Journally Speaking: Accelerated bankruptcies

Feb. 1, 2021

North American oil and gas bankruptcy filings will likely continue this year, but at a pace slower than that of 2020. Safe to say, many are hoping for more-precedented times.

Bankruptcies filed by North American oil and gas producers ticked upwards in 2019. At the time, the increase in year-over-year filings was indicative of reverberations of the 2015 oil price crash and was expected to continue through at least the first half of 2020. Commodity prices at the beginning of the year were challenging, but potentially manageable for many operators.

The COVID-19 pandemic nullified preliminary forecasts.

In January 2020, the price of oil was above $60/bbl. The outlook for bankruptcies was “not bad,” Mark Taylor, partner at Waller, told OGJ. That changed completely with the double impact of the oil price war and the dramatic drop in demand, and thus prices, caused by the COVID-19 crisis, he said. “The 100-plus oil and gas-related bankruptcies that were filed in 2020 were not foreseeable on Jan. 1, but not shocking in hindsight given the dramatic decline in prices and activity.”

The pandemic changed the market landscape, obliterating demand, but certain companies long over-leveraged may not have made it through 2020 regardless.

“There had been speculation leading into 2020 that debt levels were not sustainable over the long-term without an increase in prices. The ‘unprecedented times’ accelerated some bankruptcy filings, but also caused others [from companies] that would likely have been otherwise able to sustain operations at $60/bbl prices,” Taylor said. 

Looking specifically at North American oil and gas producers, 46 companies filed Chapter 11 in 2020, according to Haynes and Boone. The firm has been tracking bankruptcies in the industry since 2015. By October 2020, the total number of producer bankruptcies since 2015 hit a milestone of over 250 filings. The year also saw an increase in billion-dollar bankruptcies. Fourteen multibillion-dollar cases were filed in 2020, including those by Chesapeake, Ultra Petroleum, and Unit Corp., each involving more than $5 billion in aggregate debt. Ultra’s filing was its second in 5 years.

The aggregate debt (secured debt and unsecured debt) for the group in 2020 was comparable to the record 2016 levels. Perhaps a lesson learned from 2016 when 70 North American oil and gas producer bankruptcies were filed, secured debt increased to 46% from 35%.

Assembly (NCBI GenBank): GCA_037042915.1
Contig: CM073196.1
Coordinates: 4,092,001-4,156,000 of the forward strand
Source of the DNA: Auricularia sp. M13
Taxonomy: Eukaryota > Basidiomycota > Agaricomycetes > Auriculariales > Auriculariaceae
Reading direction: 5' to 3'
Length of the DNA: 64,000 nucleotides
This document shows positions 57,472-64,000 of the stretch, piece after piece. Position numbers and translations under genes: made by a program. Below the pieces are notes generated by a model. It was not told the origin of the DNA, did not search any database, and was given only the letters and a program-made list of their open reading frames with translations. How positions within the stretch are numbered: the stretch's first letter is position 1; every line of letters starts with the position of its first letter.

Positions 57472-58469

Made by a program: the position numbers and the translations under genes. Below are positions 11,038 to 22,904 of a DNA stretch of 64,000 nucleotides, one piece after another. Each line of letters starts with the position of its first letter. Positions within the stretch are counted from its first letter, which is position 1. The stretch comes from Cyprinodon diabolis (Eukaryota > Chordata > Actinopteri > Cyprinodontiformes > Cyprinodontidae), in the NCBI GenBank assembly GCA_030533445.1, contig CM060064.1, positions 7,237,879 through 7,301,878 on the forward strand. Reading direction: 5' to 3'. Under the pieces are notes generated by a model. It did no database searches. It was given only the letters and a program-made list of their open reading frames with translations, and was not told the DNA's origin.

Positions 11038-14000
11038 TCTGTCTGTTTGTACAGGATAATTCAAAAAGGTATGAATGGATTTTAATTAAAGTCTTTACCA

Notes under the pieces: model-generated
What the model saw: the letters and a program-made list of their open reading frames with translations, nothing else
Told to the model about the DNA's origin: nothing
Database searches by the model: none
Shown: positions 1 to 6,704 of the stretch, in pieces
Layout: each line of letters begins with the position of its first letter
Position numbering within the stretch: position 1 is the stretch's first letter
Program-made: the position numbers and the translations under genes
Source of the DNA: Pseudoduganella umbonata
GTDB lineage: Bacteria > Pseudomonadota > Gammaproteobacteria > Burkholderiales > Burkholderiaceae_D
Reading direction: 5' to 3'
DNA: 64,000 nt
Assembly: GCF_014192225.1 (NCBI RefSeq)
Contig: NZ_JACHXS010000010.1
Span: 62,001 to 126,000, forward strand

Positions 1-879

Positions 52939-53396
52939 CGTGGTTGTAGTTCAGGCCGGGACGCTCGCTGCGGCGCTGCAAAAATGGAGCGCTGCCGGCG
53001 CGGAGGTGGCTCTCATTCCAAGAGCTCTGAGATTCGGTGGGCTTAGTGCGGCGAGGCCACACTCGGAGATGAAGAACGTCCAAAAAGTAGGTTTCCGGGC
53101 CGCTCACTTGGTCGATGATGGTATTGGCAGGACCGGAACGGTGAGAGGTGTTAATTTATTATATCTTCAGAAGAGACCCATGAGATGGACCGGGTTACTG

The total amount of secured and unsecured debt involved in the producer cases since 2015 is about $175 billion, with those in 2020 accounting for more than 30% of total aggregate debt, Haynes and Boone said.

Texas accounted for 67% of total producer filings in 2020, with 31 in total. Delaware was the second most frequent jurisdiction with six filings in 2020.

As the world works to manage COVID-19, what might 2021 bring in terms of additional bankruptcies?

“I expect that filings will continue, but at a slower pace, especially since many of the producers that were already living at $100/bbl oil and did not have the staying power to weather price decreases, have already filed,” said Eric Taube, a partner at Waller.

In addition to pandemic-related challenges, other obstacles remain.

“We’ll continue to see tightened capital markets in 2021, and certainly companies in the oil and gas sector will continue to face issues with borrowing base and financial covenants,” Taylor said.

Uncertainty surrounding production cuts from Saudi Arabia will impact the market, as will policies from the new US presidential administration. Policies that reduce drilling on federal lands should increase prices, Taylor continued, but the change could be offset if sanctions against Iran are reduced.

Given the above uncertainties, both Taylor and Taube said $50/bbl has been mentioned in industry circles as a tipping point where stabilization and—perhaps—even some growth can occur. Taube said he personally thinks the price point is a bit low.

With the aforementioned factors and others not tied to pricing, time will tell which companies can stay afloat.